Beijing considers 'air corridors' to reduce pollution
Updated: 2014-08-04 08:10
By Wu Wencong and Zheng Xin (China Daily)
A mask-wearing woman walks in the Temple of Heaven during an extremely smoggy day in Beijing in July. Li Wen / Xinhua
An urban air corridor is a new field being researched by ecological departments both at the city and national levels.
Liu Chunlan of the Beijing Research Institute of Environmental Protection said the corridors will be wide tracts of land along the direction of Beijing's prevailing winds that could help disperse pollutants and hot air.
Experts said the corridors will likely play a significant role in the prevention and control of small particulate matter, including PM2.5 - particulate matter with a diameter of less than 2.5 microns that can penetrate the lungs and seriously harm health.
Liu said the use of air corridors will be a key topic in Beijing's new city planning strategy. She said current research will mainly focus on locating the city's major air corridors and coming up with ideas for how to preserve them.
"The type of air corridor that may have the functions we desire - such as helping disperse pollutants and heat - should be long and wide enough with plenty of green foliage," Liu said. "We would like to control the density and height of buildings along the city's major air corridors."
But she admitted that it will be tough work because the city has more than six ring roads and not much space remaining in the downtown area.
Experts, however, have shifted their attention to Beijing's suburbs to help solve the problem of dispersing pollutants out of Beijing's urban areas.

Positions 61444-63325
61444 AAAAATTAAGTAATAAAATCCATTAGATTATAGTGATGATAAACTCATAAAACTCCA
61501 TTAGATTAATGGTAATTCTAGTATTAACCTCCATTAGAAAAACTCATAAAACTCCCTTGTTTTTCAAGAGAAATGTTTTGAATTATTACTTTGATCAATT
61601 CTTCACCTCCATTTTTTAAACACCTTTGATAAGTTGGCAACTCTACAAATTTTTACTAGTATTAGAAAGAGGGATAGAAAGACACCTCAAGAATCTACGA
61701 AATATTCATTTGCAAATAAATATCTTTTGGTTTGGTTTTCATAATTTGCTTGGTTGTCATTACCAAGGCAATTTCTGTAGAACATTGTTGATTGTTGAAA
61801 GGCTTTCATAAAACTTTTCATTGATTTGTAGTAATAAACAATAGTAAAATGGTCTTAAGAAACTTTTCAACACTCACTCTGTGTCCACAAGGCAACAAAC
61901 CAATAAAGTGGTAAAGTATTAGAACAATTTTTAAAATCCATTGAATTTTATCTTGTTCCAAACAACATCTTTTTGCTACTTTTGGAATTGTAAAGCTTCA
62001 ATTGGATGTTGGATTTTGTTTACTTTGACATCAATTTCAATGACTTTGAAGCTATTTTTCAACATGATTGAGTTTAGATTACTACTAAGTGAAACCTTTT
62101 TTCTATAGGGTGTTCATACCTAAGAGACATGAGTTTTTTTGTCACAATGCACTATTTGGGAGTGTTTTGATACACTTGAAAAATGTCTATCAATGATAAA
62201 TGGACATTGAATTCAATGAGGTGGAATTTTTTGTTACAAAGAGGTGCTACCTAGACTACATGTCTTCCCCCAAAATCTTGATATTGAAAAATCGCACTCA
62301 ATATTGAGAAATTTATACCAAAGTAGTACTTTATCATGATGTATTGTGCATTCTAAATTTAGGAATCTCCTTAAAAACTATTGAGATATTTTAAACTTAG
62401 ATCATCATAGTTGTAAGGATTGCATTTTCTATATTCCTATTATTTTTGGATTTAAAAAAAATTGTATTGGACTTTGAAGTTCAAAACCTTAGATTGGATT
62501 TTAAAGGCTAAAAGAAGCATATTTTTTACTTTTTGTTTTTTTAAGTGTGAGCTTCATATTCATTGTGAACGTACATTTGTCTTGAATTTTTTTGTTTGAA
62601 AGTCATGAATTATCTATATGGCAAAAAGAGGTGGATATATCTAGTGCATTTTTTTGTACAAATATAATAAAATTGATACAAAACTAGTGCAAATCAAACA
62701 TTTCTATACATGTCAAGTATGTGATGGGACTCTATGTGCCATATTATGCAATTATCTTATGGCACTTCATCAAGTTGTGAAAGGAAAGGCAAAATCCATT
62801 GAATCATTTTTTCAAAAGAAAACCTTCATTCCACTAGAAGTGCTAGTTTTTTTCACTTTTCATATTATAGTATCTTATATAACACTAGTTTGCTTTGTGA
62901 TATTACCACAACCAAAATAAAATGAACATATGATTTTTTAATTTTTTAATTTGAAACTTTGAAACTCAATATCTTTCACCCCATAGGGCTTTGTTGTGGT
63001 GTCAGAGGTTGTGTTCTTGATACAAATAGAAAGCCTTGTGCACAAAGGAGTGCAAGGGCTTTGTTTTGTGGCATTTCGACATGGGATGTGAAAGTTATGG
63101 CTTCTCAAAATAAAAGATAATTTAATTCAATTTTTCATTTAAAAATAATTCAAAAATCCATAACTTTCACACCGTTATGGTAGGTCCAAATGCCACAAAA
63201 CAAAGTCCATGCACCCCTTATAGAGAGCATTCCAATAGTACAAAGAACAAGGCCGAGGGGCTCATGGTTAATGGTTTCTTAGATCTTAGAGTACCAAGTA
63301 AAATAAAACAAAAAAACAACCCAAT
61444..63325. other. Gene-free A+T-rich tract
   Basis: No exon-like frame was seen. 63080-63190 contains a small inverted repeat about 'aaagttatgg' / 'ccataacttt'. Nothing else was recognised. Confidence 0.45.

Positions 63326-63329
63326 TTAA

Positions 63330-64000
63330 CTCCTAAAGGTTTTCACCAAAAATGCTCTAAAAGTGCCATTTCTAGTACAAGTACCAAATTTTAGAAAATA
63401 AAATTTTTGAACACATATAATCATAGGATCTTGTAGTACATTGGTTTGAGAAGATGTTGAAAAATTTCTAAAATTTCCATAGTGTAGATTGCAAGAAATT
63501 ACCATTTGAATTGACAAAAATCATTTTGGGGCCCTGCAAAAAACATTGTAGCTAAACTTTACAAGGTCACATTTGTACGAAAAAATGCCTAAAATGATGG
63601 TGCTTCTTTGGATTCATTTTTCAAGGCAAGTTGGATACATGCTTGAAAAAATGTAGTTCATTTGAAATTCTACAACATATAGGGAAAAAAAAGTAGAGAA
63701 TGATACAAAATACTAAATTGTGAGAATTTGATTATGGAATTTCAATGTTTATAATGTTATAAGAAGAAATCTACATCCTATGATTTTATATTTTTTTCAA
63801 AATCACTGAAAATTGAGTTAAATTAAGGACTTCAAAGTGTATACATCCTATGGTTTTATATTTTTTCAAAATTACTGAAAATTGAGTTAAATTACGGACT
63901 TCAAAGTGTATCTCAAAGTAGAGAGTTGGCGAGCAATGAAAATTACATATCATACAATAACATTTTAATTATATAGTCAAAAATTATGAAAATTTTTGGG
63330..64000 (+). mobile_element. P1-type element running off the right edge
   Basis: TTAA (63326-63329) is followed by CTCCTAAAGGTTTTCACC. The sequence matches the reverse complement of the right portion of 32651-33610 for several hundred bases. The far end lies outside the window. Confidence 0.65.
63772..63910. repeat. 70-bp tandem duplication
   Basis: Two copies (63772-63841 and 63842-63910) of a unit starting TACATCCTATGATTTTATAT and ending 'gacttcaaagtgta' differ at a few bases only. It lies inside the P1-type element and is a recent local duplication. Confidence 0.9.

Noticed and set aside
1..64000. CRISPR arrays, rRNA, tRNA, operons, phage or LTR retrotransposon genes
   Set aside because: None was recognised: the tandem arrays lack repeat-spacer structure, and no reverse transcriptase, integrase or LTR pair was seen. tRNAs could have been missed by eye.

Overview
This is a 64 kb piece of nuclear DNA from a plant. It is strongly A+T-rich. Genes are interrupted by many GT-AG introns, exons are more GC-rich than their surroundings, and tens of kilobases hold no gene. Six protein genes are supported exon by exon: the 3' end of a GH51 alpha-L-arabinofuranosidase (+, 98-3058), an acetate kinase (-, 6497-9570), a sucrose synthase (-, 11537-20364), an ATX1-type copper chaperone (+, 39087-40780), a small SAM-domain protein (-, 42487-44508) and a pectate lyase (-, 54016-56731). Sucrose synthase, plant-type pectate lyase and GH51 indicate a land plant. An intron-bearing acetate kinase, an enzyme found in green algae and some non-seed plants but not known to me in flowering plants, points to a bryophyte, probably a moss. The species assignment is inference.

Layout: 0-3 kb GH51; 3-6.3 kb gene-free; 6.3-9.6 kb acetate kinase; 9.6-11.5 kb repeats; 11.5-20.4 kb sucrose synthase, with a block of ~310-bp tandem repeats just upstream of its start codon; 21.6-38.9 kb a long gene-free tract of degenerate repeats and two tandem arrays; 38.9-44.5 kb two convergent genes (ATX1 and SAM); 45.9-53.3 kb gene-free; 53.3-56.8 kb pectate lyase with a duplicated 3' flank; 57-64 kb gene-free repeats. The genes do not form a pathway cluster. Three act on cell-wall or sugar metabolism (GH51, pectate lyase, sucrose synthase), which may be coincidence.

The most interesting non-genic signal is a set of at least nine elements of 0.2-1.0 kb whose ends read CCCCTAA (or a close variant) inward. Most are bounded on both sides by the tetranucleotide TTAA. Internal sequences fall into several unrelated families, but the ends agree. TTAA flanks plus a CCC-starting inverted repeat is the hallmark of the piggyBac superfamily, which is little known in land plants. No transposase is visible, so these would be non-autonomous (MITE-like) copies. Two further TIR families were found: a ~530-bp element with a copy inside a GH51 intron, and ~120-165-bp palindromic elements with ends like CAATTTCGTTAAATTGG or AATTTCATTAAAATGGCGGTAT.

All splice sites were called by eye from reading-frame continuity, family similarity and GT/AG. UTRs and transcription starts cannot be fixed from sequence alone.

According to the Economic Research Institute at the Beijing Academy of Social Sciences in late July, a severely polluted route from Nankou to Machikou along the Beijing-Tibet Highway in northwest Beijing's Changping district lies in a major wind pattern that blows into the capital's downtown area. Under poor weather conditions, this route aggravates the smog in the city center.
The institute's report said that in an area of about 10 square kilometers along the route, there are many heavy-polluting industries. The city government should clear the area of all of industrial facilities, the report suggested.
Peng Yingdeng, a researcher from the Beijing Research Institute of Environmental Protection, said the suggestion has gained traction among experts. Peng added that pollution control in northwest Beijing would at least help disperse pollutants in the Changping and Haidian districts.
But they may not be able to help the rest of the city.
"For most parts of the downtown area, counting on air corridors in the suburbs to reduce pollution levels may not be realistic," said Zhang Zengjie, another researcher from the Beijing Research Institute of Environmental Protection.
Reducing emissions intensity may be the best solution for the densely populated downtown area because it would be hard to demolish buildings to make way for an air corridor, he said.
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